MBALE – If the Bugisu elders [RIP] who departed from the world between 1987 and 1992 came back to life, they would wonder what has gone wrong with President Museveni in regard to Coffee.
Why? Because in the late 1980s, when the president visited Bugisu, he allegedly asked the local Bugisu Coffee farmers to cut down Coffee, plant Avocado and Muringa saying Coffee had lost the market and was no longer a viable crop.
Upon this many Coffee farmers descended on their gardens and cut Coffee plants in preparation for planting Avocado; But for those who planted, they are still waiting for the avocado market to sale their products at good prices higher than Coffee.
The traditional farmers forgot that the lucrative coffee trade had led to the establishment of one of East Africa’s premier and pioneer coffee trading unions, the Bugisu Cooperative Union in 1954.
Many old men in Bugisu who attended the gathering in Sironko, Budadiri town council field can attest to this without fear.
But recently those who listened to President Museveni’s state of the nation address, June 7 at Kololo Independence grounds will tell you that he has now shifted goal posts to speak good about Coffee.
The president was tough while speaking about Coffee; one would notice from his voice that he was so annoyed.
The President said right from 1986, he started the struggle to add value to our coffee because the cadres who were deployed there told him of the value differentials between our coffee sold as beans and what it would get when processed as soluble coffee, surely did you start in 1986?
He described those attacking the Coffee project as supporters of okukenenula, (ekyejwiiso) of Africa – perpetual bleeding adding that if they were not, they would have responded to the NRM call of 1986 and added value to coffee and sought government assistance.
Mr President this was a tough speech for Coffee farmers in Bugisu knowing that you had asked them to cut down Coffee and plant avocado.
For those who keenly listened to president Museveni, you should have noticed the pain he was going through especially when he was speaking about the Coffee agreement.
Mr. Museveni has now aged, his regime has grown steadily more corrupt and autocratic and the elections he stages to award himself more terms in office are a mockery of democracy and they show that he has become, “the very thing he fought against.” as a novelist and Nobel laureate Wole Soyinka puts it.
Mr President it is very easy to excite the cheering NRM crowds with populist promises, but at the end of the day the competing promises — your top bottom economics or Madame Pinetti’s Coffee business— will amount to the politics of handouts for the farmers in future.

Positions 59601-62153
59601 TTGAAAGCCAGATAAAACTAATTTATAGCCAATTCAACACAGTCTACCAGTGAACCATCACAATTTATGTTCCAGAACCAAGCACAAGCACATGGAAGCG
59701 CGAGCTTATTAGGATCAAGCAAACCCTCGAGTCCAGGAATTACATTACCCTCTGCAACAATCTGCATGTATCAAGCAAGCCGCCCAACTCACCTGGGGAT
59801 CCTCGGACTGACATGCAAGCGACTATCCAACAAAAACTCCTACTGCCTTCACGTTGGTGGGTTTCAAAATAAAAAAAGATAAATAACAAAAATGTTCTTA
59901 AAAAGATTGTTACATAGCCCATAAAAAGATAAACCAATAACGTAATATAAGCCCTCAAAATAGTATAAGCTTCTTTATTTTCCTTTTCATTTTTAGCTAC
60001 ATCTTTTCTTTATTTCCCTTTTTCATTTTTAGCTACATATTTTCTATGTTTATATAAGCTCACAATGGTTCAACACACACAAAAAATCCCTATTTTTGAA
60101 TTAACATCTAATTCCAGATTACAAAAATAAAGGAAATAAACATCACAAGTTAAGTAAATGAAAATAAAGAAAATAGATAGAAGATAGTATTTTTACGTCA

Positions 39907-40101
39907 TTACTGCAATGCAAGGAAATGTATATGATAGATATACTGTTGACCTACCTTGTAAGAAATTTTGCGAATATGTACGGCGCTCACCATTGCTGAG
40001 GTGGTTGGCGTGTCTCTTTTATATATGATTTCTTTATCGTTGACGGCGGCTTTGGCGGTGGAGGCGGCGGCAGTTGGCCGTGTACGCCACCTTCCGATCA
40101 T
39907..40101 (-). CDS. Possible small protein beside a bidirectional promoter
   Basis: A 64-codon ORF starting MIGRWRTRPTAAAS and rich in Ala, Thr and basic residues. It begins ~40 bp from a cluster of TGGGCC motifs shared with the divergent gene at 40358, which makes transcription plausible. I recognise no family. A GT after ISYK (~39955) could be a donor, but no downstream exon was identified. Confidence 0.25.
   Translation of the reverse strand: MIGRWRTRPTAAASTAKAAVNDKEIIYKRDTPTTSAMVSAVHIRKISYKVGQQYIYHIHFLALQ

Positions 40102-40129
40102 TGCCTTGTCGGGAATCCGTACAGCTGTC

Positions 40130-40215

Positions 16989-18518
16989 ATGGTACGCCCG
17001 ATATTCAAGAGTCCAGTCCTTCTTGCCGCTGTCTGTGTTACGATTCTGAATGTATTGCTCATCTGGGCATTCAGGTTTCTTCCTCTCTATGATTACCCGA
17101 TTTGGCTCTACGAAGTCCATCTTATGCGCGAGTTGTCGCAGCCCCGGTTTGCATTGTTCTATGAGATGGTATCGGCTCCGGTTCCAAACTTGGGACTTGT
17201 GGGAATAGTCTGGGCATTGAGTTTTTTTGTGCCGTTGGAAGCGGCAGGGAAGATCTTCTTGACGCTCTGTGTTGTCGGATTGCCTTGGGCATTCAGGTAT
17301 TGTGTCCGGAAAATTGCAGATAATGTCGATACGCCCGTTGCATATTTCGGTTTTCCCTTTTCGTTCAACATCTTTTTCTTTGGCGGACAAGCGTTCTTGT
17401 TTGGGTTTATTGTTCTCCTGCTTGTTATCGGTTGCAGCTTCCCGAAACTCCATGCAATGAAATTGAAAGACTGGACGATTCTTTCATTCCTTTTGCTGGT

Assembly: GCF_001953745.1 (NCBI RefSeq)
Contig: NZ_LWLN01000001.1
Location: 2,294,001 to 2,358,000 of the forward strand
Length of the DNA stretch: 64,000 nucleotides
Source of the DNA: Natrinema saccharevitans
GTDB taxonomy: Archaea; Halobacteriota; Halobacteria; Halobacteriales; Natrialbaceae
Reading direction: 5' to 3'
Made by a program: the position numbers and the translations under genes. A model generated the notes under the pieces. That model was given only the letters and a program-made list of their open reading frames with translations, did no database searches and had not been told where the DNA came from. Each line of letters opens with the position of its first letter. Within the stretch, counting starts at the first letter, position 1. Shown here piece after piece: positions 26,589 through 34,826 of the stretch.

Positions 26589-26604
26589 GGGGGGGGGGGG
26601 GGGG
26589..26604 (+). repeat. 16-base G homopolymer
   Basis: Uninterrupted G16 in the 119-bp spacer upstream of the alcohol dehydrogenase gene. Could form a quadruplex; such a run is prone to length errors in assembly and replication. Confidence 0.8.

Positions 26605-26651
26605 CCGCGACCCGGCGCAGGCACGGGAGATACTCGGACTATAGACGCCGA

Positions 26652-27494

Mr President the pain experience is an unpleasant sensory and emotional response to injury – only the person enduring the sensation can provide an accurate description and pain is a personal matter.
My grand Mother [RIP] taught us through a local proverb that “A wound which is not on your body does not pain you” I think there are a number of lessons here for you to learn from Mr President.
Mr President the controversial deal you are protecting has drawn widespread condemnation from sections of the political class and people involved in the coffee industry, saying that it deprives the local players of the chance to grow in the industry by giving the foreign company a monopoly.
Today, your cry should be a cry with a goal of providing the patient [the Coffee Farmer] with a sense of personal control over the pain by changing myths and misconceptions through education and noticeable results but you failed here.
Mr President you had a quarry with MPs who disagreed with you over the matter and you named Hon Abed Bwanika but I want you to rethink because the Bagisu teach something in this proverb; “be silent in two situations, when you’re angry on someone and when someone is angry on you”
I want to state here that your ‘good’ agreement with Pinetti now gives UVCC the rights to determine the price of the commodity at the disadvantage of the traditional Coffee farmers; who are the owners of Coffee, Ugandans.
Now, instead of doing anything to combat this exploitative trend, as a state you have decided to kill off competition in the coffee market like you have done it in several other lucrative businesses in the past that belonged to Ugandans.